The following three-part class examines the Jewish view of beauty and, more specifically, the relationship between the physical body, the world it inhabits, and the soul from which true beauty emanates.
The hidden, rather abstract Jewish soul seems to recede further into obscurity, when examined against today’s culture of bodywork and outward appearance. Within this context, one wonders whether body and soul co- exist these days as friends or enemies. How can inner beauty compete with the allure of Vogue and designer labels? And how can we reconcile the spiritual work that inspires inner beauty with the fact that women are inherently attracted to beauty as it exists in the outside world. Is there a productive way to enjoy feminine fashion, makeup, perfume and the like while cultivating what lies deeper than skin deep?
The Torah does in fact provide a way.
The Torah offers a way to use the real world (all of it, from beauty counter to shabbat table) as a tool for spiritual growth, thus forging a working relationship between body and soul. A Jewish woman’s participation in the material world offers unique opportunities for self- improvement and personal satisfaction. Her trip to the beauty counter, the gym and the hair salon, or her efforts to care for the physical needs of her children and to complete the myriad tasks required to run a home provide worthwhile challenges. The Torah encourages us to strike a healthy balance when it comes to issues of self-image, personal vanity and the enticement of contemporary fashion. By confronting these everyday challenges, we integrate ourselves productively into our unavoidably physical world. Our success in overcoming each difficult experience brightens and tones our soul.
In terms of the nature of the communication between body and soul, the Torah compares them to a horse (the body) and rider (the soul). Ideally, the rider directs the horse, steering away from hazards, and towards opportunities for positive growth. The horse, in turn, gets the rider to its destination, by obeying orders. Thus, the body gets the soul through life towards specific goals. Hopefully, the body listens to directives given by the soul, which may be considered a “moral” mission control. While the body is subject to flights of fancy, the soul’s will is enduring and focused on a timeless reality. According to Judaism, our material world is a realm of potential that can be used a good or evil way. Our own actions – the intentions behind our actions, what we do with our bodies, how we present them and what we put into them – impact upon our spiritual well-being.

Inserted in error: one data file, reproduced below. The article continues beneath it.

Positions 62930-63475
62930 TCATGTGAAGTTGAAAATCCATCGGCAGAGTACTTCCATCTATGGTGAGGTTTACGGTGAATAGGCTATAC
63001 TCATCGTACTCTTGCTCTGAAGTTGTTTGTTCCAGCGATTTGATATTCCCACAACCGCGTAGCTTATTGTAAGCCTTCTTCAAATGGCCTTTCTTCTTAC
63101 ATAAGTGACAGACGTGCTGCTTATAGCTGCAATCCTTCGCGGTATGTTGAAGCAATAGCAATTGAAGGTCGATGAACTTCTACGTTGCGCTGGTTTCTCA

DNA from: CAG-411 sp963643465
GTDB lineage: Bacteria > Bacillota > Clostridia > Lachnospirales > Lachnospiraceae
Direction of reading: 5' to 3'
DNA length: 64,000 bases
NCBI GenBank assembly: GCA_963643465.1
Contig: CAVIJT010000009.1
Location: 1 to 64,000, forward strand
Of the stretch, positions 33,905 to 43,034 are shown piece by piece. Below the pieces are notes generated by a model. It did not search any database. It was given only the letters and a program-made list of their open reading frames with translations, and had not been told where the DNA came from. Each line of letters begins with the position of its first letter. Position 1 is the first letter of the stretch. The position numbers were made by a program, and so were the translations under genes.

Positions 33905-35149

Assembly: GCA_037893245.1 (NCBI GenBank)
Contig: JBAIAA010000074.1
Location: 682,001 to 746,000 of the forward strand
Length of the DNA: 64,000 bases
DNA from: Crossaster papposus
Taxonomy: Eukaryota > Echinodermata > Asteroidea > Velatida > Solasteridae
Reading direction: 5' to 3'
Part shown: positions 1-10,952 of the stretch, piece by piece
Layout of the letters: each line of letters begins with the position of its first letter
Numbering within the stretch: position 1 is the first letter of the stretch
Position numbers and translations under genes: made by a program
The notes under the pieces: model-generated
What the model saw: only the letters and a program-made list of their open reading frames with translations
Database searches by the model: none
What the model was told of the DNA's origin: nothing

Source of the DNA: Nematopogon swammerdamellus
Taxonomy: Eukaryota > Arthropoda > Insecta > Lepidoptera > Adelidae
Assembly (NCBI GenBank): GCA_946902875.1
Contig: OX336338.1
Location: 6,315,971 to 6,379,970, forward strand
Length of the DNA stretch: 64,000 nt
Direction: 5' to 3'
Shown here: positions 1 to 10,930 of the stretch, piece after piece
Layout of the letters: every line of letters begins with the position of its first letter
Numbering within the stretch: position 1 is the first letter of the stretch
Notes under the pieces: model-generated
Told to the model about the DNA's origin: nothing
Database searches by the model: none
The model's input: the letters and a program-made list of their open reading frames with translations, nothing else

Thus, the body is a vehicle for good deeds, whose merit accrues to the soul. This idea is already expressed in the very beginning of man’s history, when God gives first man the name, “Adam” (“earth”). Through his name, God conveys how mortal man shares with all other creatures a physical, earthly essence.
Unlike other creatures, however, man has both a responsibility and an ability to cultivate his physical being by infusing it with spirituality. This goal may be accomplished by allowing the soul to direct the body, rather than the opposite. To further clarify this point with a metaphor, consider how, depending upon what is invested, the earth can produce weeds, stones and the like – or, by contrast, it can be the source of the most exquisite flowers and food. In the same way, man has an opportunity to improve himself or destroy himself, depending upon how he uses his time on earth.
To summarize: the body and soul are inextricably bound through the medium of action. The Torah sets forth 613 commandments (mitzvot) corresponding to, and to be practiced by, the body’s own 613 limbs and sinews. In other words, every part of the body has an opportunity to participate in an individuals spiritual happiness, through Torah and mitzvot.
At the time of the very giving of the Torah, the connection between body and soul is already evident. Our sages relate that when Moses ascends Mount Sinai, the angels protest the fact that God is about to give mere mortals his prized possession. Moses responds that the Torah is perfectly geared for man’s use, because all of its commandments must be performed in the physical world man inhabits. Moses includes in his examples the commandments to honor parents, to make blessings before and after eating, and the prohibitions against murder, theft and adultery. None of these bears any relevance to life in the supernal realm.
The human being is uniquely confronted by the challenges of physicality, and the Jewish woman has her own specific issues in this arena. Current standards of beauty and body can distort one’s self-image and lead to unnecessary personal dissatisfaction. Our next class will discuss the Jewish perspective on how balance may be maintained.
Text Copyright © 2004 by Mrs. Leah Kohn and Torah.org.